Magneto-optical Nanomaterials as Nanomedicine

Sen, Tapas orcid iconORCID: 0000-0002-0463-7485 (2023) Magneto-optical Nanomaterials as Nanomedicine. In: Proceedings of the 9th World Congress on New Technologies (NewTech '23), 9-11 August 2023, Brunel University, London, United Kingdom.

[thumbnail of AAM (Abstract)] PDF (AAM (Abstract)) - Accepted Version
Restricted to Repository staff only


Official URL:


Iron oxide nanoparticles (IONPs) have played a pivotal role in the development of nanomedicine owing to their versatile functions at the nanoscale, that facilitates targeted delivery, high contrast imaging, and on-demand therapy. Some biomedical inadequacies of IONPs on its’ own, such as poor resolution of IONP-based Magnetic Resonance Imaging (MRI), can be overcome by co-incorporating optical probes onto them, which can be either molecule-based or nanoparticulate. Optical probe-incorporated IONPs, together with two prominent non-ionizing radiation sources (i.e. magnetic field and light), enables a myriad of biomedical applications from early detection to targeted treatment of various diseases. However, selecting right optically active photosensitizer is the key for nanomaterials’ function. For example, UV sensitive dye methylene blue has been studied extensively, however, due to the limitation of UV light penetration depth in tissues limit it’s use as a photosensitizer. Therefore, we found an alternate photosensitizer, Indocyanine Green (ICG) in connection with Royal Blackburn Teaching Hospital who has been using routinely for Liver cancer surgery due to it’s affinity towards Liver tumour and visualisation using Near Infrared (NIR) light. In our hypothesis, ICG incorporated magnetic nanoparticles can be administered and monitored via NIR imaging (diagnosis) before applying the combination of AMF+NIR light for localized heating (therapy).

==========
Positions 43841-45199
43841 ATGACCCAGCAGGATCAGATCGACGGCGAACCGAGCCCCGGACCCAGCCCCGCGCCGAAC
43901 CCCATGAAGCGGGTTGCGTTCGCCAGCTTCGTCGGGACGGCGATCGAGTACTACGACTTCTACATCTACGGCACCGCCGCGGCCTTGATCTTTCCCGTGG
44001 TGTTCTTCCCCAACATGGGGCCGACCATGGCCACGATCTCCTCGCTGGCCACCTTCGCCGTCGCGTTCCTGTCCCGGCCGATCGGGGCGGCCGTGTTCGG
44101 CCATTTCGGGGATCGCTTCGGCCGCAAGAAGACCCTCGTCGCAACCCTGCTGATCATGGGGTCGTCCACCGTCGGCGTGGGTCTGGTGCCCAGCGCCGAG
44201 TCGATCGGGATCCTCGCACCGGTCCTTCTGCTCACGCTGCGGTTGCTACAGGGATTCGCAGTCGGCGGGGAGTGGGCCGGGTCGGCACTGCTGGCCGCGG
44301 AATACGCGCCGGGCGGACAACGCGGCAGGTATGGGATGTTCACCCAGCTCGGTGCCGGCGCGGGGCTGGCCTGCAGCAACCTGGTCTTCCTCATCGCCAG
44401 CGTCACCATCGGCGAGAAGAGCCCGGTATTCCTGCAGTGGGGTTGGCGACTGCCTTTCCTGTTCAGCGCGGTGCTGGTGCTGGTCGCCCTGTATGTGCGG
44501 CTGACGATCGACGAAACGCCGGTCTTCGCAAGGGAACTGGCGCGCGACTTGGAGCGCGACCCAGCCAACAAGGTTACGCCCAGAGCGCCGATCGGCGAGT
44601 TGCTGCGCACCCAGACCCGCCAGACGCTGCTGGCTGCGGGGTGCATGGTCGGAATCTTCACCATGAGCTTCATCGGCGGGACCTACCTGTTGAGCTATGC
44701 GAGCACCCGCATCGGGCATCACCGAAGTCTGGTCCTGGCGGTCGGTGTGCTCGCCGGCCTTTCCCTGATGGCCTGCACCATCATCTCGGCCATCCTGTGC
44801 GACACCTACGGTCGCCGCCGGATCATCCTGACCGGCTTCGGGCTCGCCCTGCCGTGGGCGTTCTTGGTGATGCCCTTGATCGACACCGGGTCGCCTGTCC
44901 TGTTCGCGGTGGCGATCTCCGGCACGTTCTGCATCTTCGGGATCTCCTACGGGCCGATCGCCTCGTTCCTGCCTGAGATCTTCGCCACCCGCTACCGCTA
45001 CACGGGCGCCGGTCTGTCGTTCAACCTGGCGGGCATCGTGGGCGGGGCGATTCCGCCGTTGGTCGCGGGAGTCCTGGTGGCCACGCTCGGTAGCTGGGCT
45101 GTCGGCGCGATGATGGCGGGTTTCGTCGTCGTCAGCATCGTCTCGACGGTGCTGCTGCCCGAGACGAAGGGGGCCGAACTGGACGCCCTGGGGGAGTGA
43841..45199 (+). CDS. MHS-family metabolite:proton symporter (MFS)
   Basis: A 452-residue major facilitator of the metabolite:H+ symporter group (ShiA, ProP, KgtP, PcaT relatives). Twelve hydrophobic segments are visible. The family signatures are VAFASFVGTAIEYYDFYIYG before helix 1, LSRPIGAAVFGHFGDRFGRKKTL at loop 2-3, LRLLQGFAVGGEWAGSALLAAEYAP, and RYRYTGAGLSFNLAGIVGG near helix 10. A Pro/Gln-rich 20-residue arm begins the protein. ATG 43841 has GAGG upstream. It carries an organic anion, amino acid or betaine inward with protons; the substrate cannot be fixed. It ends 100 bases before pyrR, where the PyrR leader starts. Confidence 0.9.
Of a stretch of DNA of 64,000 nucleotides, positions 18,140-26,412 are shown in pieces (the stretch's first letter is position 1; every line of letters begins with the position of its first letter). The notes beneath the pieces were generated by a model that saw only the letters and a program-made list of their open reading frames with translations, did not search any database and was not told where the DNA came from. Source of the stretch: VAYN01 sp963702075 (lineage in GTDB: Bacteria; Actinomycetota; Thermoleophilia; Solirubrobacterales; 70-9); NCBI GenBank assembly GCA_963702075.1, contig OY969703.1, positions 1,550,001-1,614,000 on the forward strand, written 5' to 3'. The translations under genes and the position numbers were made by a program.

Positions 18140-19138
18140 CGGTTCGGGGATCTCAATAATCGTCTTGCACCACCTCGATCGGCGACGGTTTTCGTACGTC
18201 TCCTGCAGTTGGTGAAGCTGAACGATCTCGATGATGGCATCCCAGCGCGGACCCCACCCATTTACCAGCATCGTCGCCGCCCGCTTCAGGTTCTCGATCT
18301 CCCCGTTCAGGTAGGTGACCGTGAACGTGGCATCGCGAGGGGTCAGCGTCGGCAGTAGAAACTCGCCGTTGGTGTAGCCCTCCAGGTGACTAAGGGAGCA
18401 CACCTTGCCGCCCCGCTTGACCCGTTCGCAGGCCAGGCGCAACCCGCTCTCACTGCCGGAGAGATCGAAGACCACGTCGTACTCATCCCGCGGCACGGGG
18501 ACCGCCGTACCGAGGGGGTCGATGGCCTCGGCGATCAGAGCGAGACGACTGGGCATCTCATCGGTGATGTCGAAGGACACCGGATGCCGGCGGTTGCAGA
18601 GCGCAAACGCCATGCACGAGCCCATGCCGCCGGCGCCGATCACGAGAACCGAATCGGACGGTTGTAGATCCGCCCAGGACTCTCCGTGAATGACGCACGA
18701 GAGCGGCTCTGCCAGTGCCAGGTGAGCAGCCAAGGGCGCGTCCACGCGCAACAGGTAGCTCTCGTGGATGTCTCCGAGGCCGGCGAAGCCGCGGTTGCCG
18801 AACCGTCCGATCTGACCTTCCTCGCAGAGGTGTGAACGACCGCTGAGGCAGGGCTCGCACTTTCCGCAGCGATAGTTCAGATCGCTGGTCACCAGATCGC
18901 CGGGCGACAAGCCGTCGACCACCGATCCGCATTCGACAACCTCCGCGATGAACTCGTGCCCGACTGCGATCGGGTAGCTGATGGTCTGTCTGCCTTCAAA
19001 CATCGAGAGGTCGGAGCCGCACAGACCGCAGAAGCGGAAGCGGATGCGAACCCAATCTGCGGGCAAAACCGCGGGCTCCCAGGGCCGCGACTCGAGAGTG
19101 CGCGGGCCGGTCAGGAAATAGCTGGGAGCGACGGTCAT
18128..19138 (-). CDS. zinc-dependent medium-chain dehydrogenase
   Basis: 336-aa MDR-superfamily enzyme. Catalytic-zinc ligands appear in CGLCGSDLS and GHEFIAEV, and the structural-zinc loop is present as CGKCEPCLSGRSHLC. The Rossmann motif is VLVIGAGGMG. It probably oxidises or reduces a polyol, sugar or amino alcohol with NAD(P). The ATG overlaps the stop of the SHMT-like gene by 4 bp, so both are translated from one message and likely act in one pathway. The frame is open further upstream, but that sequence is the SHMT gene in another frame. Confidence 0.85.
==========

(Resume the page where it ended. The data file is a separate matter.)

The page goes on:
In my talk, I will cover the latest research in this topic from the University of Central Lancashire.

Repository Staff Only: item control page